3. 3 richard December 6, 2007 at 4:05 pm

    A very interesting article indeed. Well I am an Englishman living in Hungary and frequently fly on Wizzair and other budget airlines. I have to say from day one Wizzair by far was the better airline that Sky Europe flying modern new planes, whereas Sky Europe had a fleet of older Boeing 737-300,500 with a reputation of being worn out and unreliable. Most there planes where ex Easyjet. Whereas Wizzair delivered comfort, stylish design, many of Sky Europes planes had the old worn out Easyjet interior not even changed. They have modern aircraft today, but operating such aircraft to start with gives me a lasting opinion of them I will not forgive….

  4. 4 balint01 December 6, 2007 at 6:19 pm

    Thanks Richard for sharing your opinion! Probably SkyEurope knew this, too, that’s why didn’t start with the worn-out planes on the Vienna market. Now that they have the brand new, factory delivered Boeing aircraft, they feel they can serve the low cost – but most probably still high standard – market of Vienna and Austria in general. We’ll see if they survive there or not, but most Austrians will get a different first (and lasting) impression than what you got a few years ago with the old planes.

  5. 5 balint01 March 20, 2008 at 11:25 am

    Well, it has not been a year yet, but SkyEurope still seems to be in a hard situation as reported by ATW News on 20MAR2008:

    “SkyEurope Airlines will cut several routes from its summer schedule as it looks to stem its losses, starting with its thrice-daily Vienna-Innsbruck. CEO Jason Bitter told the Austrian Press Agency that the airline will become “more aggressive in avoiding economic risks” and that unprofitable routes will be cut quicker than before.”

  6. 6 Ronald September 4, 2008 at 12:55 am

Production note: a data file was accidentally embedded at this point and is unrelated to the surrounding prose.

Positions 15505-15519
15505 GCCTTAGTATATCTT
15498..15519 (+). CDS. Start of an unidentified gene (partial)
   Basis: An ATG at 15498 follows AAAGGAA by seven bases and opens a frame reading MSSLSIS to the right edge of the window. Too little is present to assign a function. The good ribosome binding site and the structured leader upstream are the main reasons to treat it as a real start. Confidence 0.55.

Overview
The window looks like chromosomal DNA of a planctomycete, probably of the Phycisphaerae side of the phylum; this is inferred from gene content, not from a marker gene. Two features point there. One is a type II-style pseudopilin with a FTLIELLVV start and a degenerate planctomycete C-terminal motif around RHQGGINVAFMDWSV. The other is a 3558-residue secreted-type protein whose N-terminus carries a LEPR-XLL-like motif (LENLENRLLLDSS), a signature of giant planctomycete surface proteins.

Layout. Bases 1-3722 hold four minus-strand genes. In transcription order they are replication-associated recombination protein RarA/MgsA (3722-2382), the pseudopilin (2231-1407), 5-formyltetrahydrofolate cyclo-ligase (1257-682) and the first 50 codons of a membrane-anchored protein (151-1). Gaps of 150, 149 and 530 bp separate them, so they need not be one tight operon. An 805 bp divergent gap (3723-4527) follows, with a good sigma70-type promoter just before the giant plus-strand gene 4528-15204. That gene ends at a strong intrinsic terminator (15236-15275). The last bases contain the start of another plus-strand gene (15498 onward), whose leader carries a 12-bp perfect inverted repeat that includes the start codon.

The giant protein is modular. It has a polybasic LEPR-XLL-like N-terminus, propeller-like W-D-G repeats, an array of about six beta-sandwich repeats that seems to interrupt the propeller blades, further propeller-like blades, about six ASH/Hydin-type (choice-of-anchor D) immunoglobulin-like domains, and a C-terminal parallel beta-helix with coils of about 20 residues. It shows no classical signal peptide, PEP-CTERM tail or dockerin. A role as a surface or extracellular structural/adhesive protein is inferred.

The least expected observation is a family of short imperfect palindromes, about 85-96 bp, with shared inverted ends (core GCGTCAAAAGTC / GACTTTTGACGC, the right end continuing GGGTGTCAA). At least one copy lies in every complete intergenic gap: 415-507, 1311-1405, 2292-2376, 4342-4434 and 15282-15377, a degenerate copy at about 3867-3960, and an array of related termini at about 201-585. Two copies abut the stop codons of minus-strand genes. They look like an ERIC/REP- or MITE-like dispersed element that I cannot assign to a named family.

Hi all!

    Very interesting article, but one thing that COULD be the main reason of SkyEurope pulling out of Poland is the fact that LOT there is ‘king of the castle’. I fly very regularly to Poland, in the beginning with SkyEurope. At first, they flew to Warsaw, but this airport was very unfriendly for passengers. After sabout a year or so the ‘low cost’ flyers were sent to the infamous Etudia terminal, which was a lot of nothing. LOT started their Central Wings, which mainly seems to be a ‘paper company’ with lots of promises but in the end little to offer. Many airlines dissappeared from Warsaw the last couple of years, because the climate is very unfriendly. Add the corruption involved around building the new part of the airport there and we see a little different picture arise.

    When SkyEurope started flying to Krakow, it didn’t take long before Central Wings also woke up. Competition is of course ok, but it should be fair competition and not competition based on old rights and historical connections with who knows.

    For the record: I am not Polish but I saw what was happening from the beginning to the end what was happening with SkyEurope in Poland. I keep my fingers crossed that WizzAir will be able to keep its position, because else there will not be much left in matter of reasonable priced flights from Germany to Poland, for example. Flying in Poland seems to be a risky business, however times are changing. Wizzair profits from many new airfields, mainly converted ex-airforce bases, while SkyEurope was not in this luxuary circumstances some years ago. Warsaw is not the place to be anymore if you need to do business in Poland or visit this -for the rest- great country. Maybe SkyEurope unfortunately was just a bit too early to fly to Poland and other ex-Eastern Europe countries. But they broke the ice for others to come.



  7. 7 balint01 September 4, 2008 at 10:05 am

    Hi Ronald,

    Thanks for your comment! Just in recent days, LOT has announced that they are cancelling the low-cost operations of their Centralwings subsidiary from the end of September, and will use those aircraft for charter operations. This now really means Wizzair as the only one competitor to LOT basically.

    On the other hand, SkyEurope in recent news seems like it may go out of business very soon. According to O’Leary from Ryanair, they only have weeks left in the business, but to be more realistic, their shareprices are hitting bottom lows, and their network keeps shrinking… They indeed may have been too early in the business… Or simply they are the first ones to have deadlines on their lones which they can not pay back with the current level of oil prices and reduced airline business due to a slowing global economy. We’ll see.


  1. 1 SkyEurope Airlines Moves Vienna Flights To Bratislava – Temporarily? « Airline world Trackback on August 19, 2009 at 4:49 pm
  2. 2 Flight Tickets Chennai » SkyEurope Airlines Moves Vienna Flights To Bratislava – Temporarily? Trackback on November 4, 2009 at 12:01 pm